Goats Grazing

Some of you have been concerned  that the goats don’t have hay in their hay rack. Poor starving goaties.

Right. Not exactly.

If I kept hay in front of them all the time, they’d never step outside of the stall. As it is, fed just one nice big, leafy, second-cutting hay flake a day, there’s a lot of resting and cud chewing going on.

Pip and Caper don’t get any grain at all. They are wethers – neutered males – and are very prone to dangerous bloat and urinary tract issues if they eat too much rich food. They complain. I ignore them. But, I am happy to take them out to the margins of the meadow, where their most favorite foods grow. Fortunately, what they want, I don’t. They eat brambles and white pine saplings.

Today, while the goats grazed, I let the Gems out. They, too, love the food in the woods, and all of the hens were busy, heads down and bottoms up.

That is, all but Agatha. She, of course was following me and looking at the camera.

Go eat, Agatha!

Speaking of eating – I’ll be making 14 butter pie crusts this weekend. By Monday I’ll have a pie crust-making tutorial up on this blog. I’ll also be posting a Luscious Chocolate Pie recipe. Stay tuned!


  1. Thanks for the information Terry. Goats digestive system can really screw them up. Do you ever offer them baking soda to munch on to reduce the chance of bloat ? Or is that too much of a preventive ?

    • I give them goat minerals which have the equivalent of baking soda, but also minerals specifically balanced for goats. Very important!

  2. There’s a little bird house in the corner of the picture with Agatha. What kind of birds are you trying to attract? We’ve been trying to attract owls to keep our rodent population down…I don’t think we’re having any luck. I did see a kestrel out hunting early this morning though :)

    • We put bluebird houses up and have several nesting pairs. Very pretty birds, but aggressive as can be to other bluebirds and if you get near their nests!

      • that is SO cool! do they stay the winter? i just went and googled bluebirds and apparently they eat all kinds of crop destroying bugs. what a boon to have nesting pairs on your property!

  3. Yikes Terry! What I don’t know about goats is huge! Is Benjamin (the 4H Club neutered male) in trouble with all the apple pieces, cheerios, and knackebrod (that round, hard, cracker-like bread from Sweden? We train for about 15 minutes, and he does eat a lot -however I keep the pieces very small (cheerio size). I’ve also begun adding sugar snap peas (sliced in small pieces) because he’ll work so well for those! I hope I haven’t saved him just to have him get bloat because of all this food ?!!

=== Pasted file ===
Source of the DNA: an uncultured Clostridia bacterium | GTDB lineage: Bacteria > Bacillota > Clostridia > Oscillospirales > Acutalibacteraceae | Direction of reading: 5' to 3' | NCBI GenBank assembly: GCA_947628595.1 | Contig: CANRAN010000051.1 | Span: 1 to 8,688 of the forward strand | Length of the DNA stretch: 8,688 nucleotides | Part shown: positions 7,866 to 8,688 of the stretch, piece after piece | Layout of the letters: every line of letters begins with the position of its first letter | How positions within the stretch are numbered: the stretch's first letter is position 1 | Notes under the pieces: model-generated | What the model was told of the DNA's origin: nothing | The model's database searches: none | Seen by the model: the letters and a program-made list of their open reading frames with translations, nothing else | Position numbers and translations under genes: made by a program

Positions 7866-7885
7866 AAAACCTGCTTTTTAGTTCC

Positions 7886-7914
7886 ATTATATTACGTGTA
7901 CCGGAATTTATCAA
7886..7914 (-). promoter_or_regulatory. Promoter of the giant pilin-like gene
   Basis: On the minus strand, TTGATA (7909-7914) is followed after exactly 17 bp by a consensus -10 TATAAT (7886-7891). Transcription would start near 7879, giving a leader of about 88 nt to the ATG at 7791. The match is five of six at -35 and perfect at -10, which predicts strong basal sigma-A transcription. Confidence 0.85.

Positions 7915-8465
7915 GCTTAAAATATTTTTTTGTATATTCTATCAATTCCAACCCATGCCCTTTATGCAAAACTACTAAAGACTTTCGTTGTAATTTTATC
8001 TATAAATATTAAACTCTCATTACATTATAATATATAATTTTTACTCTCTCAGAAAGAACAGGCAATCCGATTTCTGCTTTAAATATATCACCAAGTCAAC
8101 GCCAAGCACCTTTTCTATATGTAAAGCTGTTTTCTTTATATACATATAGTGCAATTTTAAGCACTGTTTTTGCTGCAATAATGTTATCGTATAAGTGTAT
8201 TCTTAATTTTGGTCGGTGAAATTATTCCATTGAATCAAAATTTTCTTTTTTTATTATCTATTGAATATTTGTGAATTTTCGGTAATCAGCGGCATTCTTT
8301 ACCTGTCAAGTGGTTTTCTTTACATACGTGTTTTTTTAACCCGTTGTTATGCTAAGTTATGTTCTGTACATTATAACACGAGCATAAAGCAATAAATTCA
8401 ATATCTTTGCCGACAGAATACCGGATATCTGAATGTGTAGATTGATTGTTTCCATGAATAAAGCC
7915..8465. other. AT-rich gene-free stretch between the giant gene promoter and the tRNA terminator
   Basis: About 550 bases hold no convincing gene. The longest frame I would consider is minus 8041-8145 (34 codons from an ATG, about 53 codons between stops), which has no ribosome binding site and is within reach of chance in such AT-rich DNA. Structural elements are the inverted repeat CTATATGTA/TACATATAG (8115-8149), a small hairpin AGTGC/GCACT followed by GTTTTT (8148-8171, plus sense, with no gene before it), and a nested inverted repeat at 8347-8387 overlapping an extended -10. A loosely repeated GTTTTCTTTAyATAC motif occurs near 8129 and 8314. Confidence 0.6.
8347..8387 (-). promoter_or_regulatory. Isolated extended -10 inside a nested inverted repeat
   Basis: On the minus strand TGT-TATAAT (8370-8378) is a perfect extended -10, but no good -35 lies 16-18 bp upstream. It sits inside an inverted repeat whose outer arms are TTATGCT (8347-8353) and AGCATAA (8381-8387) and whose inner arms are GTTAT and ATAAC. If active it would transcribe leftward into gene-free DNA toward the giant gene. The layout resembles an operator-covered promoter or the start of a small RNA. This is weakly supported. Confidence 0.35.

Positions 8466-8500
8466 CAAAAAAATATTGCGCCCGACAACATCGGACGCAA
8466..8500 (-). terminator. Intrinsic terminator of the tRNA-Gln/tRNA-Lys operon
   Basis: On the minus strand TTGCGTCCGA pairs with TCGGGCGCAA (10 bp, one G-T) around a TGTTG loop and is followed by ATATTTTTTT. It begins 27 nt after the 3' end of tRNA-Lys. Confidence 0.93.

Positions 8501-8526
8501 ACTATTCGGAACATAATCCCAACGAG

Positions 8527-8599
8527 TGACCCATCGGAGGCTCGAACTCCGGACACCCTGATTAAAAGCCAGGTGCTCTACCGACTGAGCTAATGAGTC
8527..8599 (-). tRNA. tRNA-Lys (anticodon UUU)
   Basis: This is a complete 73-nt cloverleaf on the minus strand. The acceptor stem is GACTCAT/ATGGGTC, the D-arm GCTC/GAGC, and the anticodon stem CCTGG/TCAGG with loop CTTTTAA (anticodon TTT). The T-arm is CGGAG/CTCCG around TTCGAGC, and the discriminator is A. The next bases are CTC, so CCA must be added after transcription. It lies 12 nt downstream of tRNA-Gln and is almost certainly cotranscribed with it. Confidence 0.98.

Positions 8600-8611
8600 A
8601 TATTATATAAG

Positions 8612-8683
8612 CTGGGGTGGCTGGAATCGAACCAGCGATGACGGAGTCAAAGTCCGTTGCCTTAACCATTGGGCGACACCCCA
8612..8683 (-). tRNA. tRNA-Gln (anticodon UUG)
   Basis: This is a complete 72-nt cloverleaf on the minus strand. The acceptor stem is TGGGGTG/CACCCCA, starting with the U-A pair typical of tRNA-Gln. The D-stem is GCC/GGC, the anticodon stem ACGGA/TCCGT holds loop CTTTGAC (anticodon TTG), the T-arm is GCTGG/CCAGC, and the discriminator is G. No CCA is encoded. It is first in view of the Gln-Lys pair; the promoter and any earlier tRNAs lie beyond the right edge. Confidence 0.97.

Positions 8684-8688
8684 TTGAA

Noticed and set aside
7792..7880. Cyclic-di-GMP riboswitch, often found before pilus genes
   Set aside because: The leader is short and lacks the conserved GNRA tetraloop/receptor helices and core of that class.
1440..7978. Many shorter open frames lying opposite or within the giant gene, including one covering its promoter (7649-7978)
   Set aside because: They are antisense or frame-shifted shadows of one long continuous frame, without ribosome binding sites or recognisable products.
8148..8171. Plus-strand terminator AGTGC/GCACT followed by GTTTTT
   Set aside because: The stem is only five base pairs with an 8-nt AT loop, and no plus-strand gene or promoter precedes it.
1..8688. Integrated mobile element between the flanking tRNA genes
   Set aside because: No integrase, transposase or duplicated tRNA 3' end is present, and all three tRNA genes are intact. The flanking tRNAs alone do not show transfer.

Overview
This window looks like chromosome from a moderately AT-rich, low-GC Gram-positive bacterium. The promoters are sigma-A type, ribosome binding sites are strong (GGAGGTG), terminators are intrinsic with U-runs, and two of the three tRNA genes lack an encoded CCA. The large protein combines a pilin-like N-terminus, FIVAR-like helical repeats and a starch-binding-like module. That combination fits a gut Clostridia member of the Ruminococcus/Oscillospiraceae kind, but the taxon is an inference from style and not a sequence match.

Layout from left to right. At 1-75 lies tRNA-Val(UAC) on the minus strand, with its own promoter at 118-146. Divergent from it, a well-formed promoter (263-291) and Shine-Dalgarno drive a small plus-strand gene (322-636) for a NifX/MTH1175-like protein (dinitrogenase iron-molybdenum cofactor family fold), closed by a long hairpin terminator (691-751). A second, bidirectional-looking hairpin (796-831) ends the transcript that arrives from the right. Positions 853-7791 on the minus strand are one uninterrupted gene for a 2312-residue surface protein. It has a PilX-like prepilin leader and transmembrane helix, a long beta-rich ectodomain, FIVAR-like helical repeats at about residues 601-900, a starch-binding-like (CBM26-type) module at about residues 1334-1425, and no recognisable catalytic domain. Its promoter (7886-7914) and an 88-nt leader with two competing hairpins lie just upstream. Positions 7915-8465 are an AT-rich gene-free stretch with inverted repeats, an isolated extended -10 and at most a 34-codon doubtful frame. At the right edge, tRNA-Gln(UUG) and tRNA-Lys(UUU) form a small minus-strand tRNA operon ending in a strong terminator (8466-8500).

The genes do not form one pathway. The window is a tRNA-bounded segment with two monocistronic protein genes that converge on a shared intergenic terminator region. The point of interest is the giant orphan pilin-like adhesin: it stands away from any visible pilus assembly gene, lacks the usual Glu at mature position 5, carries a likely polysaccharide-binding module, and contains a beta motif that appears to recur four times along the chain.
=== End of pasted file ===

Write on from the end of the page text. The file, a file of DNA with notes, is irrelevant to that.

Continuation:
• Carol, all of those veggies are just fine and he can have as much as he wants. The crackers should be fine, too (you’re not feeding him sugary things) but use them as treats for really good behavior. Bloat happens from too many grains, like corn, or when a goat gets into the chicken feed, etc.

  4. You did have to mention Chocolate Pie!! Haven’t had that for a zillion years. I’ve been trying out cranberry chutneys this year. Also did a batch of raspberry jelly. I’ve been invited to my niece’s so all I have to do is pack up a variety of jars of chutney and go. Well, maybe there’ll be some chocolate pie too. :)

    • We have the dog ticks and the deer ticks – which are the tiny ones that spread Lyme disease. They do get on the goats, and they hate being itchy and rub themselves raw. It’s awful. However, I’ve talked to a couple of vets and goat people and no one has ever heard of a goat getting a tick-born illness!

  5. Speaking of pie crusts, I wonder what you think of this: in “Eat It” by Dana Crumb, she has a recipe for pie crust than includes eggs.

    (By the way, I am not much of a pie baker, but I’ve seen the pie episode of good eats and read a few pie crust recipes- they never call for eggs!)

    • I’m not familiar with the recipe. Eggs would totally change the texture. It’s the rubbing of fat (like butter) with flour that creates flaky, yet soft texture unique to pies. Add anything else and that changes. I’ve made crusts with a bit of milk (softens things), and vinegar (increases the flake). I’ve also made less traditional crusts with cheese, nuts, etc. I’d think that eggs would give you more of a cookie consistency.

  6. Poor starving Caper. Look at him, he’s wasting away to a mere wisp of his former self. [tsk tsk, mailing him some gummi goat treats as we speak]

    • The pasture is actually in poor shape – not much growing – and it iced over every morning. Soon there will be snow. I feed them hay, but never goat chow, which is too rich for their boy systems.